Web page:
Bioregnum, Legal

Allergan CEO gambles a multibillion-dollar franchise — and his company rep — on a high-stakes bet at an Indian casino op

BioregnumThe view from Endpoints News


Allergan CEO Brent Saunders scored some heavyweight kudos last fall with a social contract that condemned predatory drug pricing by the likes of Martin Shkreli and outlined the company’s commitment to R&D and access. But on Friday he squandered whatever moral clout he may have earned along the way with a legal gambit that looked too clever by half.

Here’s what happened:

Facing a patent challenge to its franchise drug Restasis, Allergan handed over the patents to the St. Regis Mohawk Tribe, which has sovereign immunity against inter partes review challenges. The tribe — best known for its casino ops — handed back an exclusive license to the drug, collected $13.75 million and can look forward to millions more in royalties each year, unless the courts toss it all out as a cynical ploy cooked up by attorneys.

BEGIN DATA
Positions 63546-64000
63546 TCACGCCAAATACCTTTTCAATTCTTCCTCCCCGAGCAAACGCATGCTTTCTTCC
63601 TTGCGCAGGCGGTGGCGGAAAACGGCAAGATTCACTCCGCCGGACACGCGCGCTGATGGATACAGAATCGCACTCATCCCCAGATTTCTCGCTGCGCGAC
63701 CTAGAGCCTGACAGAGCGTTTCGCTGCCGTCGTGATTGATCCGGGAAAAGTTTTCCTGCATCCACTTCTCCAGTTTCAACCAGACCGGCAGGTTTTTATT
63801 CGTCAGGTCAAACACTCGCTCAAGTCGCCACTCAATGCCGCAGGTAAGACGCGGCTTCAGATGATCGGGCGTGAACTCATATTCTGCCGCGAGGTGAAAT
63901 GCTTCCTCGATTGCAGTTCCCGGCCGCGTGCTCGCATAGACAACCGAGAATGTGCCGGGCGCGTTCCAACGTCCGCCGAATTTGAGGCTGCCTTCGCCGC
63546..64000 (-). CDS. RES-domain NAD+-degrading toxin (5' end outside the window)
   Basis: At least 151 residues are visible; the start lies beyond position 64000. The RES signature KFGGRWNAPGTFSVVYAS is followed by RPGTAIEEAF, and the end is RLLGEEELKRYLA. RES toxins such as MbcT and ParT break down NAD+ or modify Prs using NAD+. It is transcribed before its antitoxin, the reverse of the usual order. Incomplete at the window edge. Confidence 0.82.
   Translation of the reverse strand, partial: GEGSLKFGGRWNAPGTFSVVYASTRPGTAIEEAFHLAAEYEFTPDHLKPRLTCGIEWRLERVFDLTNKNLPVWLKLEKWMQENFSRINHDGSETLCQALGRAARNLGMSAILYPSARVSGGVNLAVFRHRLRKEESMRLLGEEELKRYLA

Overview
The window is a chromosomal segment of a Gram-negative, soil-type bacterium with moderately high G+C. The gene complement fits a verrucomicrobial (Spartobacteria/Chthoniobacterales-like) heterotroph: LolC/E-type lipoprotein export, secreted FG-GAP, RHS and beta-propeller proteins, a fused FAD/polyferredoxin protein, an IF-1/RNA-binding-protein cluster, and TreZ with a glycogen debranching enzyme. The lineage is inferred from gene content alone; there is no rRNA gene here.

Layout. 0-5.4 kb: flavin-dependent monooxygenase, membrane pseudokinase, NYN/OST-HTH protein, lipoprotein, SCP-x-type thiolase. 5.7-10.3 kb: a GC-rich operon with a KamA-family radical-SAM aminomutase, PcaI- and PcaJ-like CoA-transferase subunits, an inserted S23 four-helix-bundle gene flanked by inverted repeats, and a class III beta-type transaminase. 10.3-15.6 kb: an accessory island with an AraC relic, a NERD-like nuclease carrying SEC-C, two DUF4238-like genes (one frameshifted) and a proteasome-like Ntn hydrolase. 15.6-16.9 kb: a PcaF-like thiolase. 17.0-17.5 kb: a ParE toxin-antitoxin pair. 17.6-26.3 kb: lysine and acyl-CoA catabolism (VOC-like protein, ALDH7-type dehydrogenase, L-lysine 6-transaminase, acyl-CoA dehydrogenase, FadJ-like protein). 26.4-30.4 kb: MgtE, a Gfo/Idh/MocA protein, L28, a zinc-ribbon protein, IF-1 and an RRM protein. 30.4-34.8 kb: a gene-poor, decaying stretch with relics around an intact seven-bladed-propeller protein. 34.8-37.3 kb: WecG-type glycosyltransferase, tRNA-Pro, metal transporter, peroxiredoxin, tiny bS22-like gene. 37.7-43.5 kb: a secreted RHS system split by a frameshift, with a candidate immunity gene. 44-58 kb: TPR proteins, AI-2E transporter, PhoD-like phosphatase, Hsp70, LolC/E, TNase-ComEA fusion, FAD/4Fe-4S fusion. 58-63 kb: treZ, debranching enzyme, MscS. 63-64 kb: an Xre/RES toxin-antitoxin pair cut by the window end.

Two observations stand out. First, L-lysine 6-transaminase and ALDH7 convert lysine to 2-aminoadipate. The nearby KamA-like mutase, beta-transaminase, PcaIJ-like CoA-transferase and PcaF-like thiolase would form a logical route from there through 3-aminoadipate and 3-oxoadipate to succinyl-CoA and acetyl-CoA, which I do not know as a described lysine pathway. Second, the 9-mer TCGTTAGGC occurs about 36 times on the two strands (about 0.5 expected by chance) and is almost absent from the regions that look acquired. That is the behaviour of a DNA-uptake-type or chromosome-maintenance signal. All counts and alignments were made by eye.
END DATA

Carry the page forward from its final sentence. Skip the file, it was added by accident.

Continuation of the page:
This had all the ingredients any reporter looks for in an attention-grabbing story.

  1. Toss in a pharma company at a time the industry is tagged with a rep for greed and a weak grasp of ethics.
  2. Add a legal maneuver that looked like it came from the office of Breaking Bad’s Saul Goodman.
  3. Stir in some protests from the tribe that casino gambling doesn’t offer a secure enough revenue stream to guarantee their future income.

What you get are some freshly baked goods from a long line of publications, including the New York Times, the Wall Street Journal, CNBC, etc., etc., etc.

“I believe it’s novel,” Allergan CEO Brent Saunders told CNBC. “The actions today really allow us to focus the defense of the Restasis patents in the federal court system and avoid the double jeopardy created by the IPR system.”

A car salesman I knew in Texas once told me if it doesn’t look good in a headline, don’t do it.

Allergan just vaulted that line.

The tribe, meanwhile, is offering its patent protection services to anyone else in the pharma industry that would like to shift their patents to their protected tribal lands — in exchange for a hefty fee of course.


Image: Brent Saunders Getty


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